faithfully

pastor michael

September 11, 2017

 

Jim Denison has written a blog post:  “Trusting God in Hard Times: A 9/11 Reflection” on this the sixteenth anniversary of the worst terrorist attack in our nation’s history.  Since 9/11, there have been at least sixty Islamist-inspired terrorist plots against our country.  Just this year, Americans have suffered from wildfires, tornadoes, floods, and Hurricanes Harvey and Irma.  Christians have prayed for Americans to be spared from these unprecedented storms. 

 

Denison says that when God does not do what Christians ask him to do, we usually decide (1) he will yet answer us, or (2) we did not pray according to his will.  In the latter case, we trust that he will give us whatever is best.  And we remember his word: “My thoughts are not your thoughts, neither are your ways my ways, declares the LORD” (Isaiah 55:8).

 

Then Denison asks—but what if unanswered prayer is evidence that there is no God to answer it?  Many of us have wrestled with this problem.  We believe that the Bible is true and that we may have a personal relationship with the God who inspired it.  But when he doesn’t answer our prayers as we wish, we can become frustrated or worse.  In our dark days, we can question whether he even exists.

 

British philosopher Antony Flew was a famous atheist.  He stated that religious faith claims are based merely on subjective opinion rather than objective truth.  He would tell us that unanswered prayer should show us that the God to whom we pray is either uncaring, impotent, or nonexistent.

 

But nowhere does the Bible promise that we will avoid suffering.  To the contrary, Jesus warned us, “In this world you will have tribulation” (John 16:33).  Nor does the Bible promise that God will always give us what we ask.  Paul prayed three times for God to remove his “thorn in the flesh,” but the Lord refused (2 Corinthians 12:7–10).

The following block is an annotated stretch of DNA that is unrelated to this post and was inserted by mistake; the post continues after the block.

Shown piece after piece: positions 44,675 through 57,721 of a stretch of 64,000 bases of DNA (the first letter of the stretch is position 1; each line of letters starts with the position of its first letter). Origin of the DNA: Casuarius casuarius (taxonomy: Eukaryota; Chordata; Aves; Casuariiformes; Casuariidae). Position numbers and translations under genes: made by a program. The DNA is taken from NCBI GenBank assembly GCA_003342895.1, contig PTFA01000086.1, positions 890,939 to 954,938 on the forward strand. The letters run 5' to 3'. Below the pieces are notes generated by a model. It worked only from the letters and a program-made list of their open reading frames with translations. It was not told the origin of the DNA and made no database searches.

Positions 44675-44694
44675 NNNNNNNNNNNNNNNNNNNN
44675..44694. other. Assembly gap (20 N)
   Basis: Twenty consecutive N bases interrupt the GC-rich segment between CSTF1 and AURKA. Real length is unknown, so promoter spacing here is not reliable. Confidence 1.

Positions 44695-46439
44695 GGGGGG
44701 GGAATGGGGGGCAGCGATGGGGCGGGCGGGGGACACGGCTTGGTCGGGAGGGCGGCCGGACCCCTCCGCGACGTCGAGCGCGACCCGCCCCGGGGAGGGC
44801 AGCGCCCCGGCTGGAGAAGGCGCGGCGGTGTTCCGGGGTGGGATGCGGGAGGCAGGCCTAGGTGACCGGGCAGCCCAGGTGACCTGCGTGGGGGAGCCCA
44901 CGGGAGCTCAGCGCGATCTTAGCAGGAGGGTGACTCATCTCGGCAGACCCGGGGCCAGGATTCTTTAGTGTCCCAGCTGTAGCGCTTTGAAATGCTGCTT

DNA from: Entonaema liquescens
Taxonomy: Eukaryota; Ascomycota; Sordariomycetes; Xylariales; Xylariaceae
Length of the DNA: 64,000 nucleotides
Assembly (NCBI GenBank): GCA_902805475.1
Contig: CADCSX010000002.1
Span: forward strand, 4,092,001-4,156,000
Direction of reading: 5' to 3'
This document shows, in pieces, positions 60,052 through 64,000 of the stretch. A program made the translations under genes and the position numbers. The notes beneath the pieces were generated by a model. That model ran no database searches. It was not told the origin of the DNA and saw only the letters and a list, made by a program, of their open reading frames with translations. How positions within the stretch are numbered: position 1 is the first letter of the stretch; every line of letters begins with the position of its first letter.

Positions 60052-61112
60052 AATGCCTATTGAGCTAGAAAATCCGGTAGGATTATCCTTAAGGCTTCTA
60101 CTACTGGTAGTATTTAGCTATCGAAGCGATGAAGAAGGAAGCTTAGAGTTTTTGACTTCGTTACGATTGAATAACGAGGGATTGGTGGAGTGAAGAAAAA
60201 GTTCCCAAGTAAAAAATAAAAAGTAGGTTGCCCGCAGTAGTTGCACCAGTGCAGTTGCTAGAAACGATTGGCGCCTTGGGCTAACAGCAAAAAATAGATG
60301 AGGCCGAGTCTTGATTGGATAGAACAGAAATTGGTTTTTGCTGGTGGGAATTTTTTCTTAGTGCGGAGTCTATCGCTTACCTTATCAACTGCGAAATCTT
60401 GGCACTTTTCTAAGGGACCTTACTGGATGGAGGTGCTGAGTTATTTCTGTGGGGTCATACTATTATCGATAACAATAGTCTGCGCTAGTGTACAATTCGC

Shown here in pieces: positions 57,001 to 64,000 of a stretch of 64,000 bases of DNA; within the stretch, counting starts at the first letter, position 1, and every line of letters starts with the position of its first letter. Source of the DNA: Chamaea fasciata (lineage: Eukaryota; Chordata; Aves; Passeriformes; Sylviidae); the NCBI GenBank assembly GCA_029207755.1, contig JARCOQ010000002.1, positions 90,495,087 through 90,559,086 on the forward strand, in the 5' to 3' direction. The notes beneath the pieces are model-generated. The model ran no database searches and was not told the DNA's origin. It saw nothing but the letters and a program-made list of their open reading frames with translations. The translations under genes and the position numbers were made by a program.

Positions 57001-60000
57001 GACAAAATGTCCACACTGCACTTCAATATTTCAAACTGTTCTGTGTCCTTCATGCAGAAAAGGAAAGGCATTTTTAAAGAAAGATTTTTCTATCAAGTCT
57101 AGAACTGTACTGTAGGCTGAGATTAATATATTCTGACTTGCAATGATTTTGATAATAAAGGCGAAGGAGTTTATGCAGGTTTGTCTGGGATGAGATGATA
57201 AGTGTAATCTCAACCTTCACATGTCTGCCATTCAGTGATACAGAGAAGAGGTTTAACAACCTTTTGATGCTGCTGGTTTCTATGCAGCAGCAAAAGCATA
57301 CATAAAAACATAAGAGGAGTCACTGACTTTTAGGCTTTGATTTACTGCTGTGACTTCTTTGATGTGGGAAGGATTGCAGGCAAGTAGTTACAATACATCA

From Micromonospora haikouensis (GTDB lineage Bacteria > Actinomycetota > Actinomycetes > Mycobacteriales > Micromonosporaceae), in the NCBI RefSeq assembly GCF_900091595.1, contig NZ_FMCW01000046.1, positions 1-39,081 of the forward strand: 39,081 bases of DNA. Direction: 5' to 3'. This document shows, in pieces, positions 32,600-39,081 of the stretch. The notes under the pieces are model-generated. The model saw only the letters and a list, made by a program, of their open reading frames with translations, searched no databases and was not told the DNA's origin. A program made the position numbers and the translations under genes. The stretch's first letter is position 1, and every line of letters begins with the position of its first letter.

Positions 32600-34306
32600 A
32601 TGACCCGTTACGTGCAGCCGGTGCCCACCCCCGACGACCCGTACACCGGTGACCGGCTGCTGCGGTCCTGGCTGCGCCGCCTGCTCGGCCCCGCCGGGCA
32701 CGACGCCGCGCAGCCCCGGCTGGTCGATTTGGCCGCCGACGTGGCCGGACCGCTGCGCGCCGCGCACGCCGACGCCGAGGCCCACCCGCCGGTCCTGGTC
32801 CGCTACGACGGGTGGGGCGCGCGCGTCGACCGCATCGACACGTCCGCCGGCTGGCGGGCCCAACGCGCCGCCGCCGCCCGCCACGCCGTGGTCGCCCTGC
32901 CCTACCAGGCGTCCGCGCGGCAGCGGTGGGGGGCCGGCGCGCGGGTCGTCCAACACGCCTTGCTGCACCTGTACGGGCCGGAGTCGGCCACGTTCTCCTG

What the Bible does promise is that we serve a risen Lord.  We serve a living God whose ways we do not always understand but whose love we can trust.  (By the way, Flew later turned from his own atheism, writing There Is a God: How the World’s Most Notorious Atheist Changed His Mind.)

 

What does this mean for those of us praying for God’s protection in hard times?  It means that we can continue trusting what we don’t understand to the God we do.  In Acts 12, King Herod murdered James, one of Jesus’ leading apostles.  He then arrested Peter, intending to execute him as well.  The church did not reject the God who allowed such attacks on his people.  To the contrary: when Peter was imprisoned, “earnest prayer for him was made to God by the church”.

 

During these hard times, may we continue to pray and may we take action to be the love of Christ in our broken world.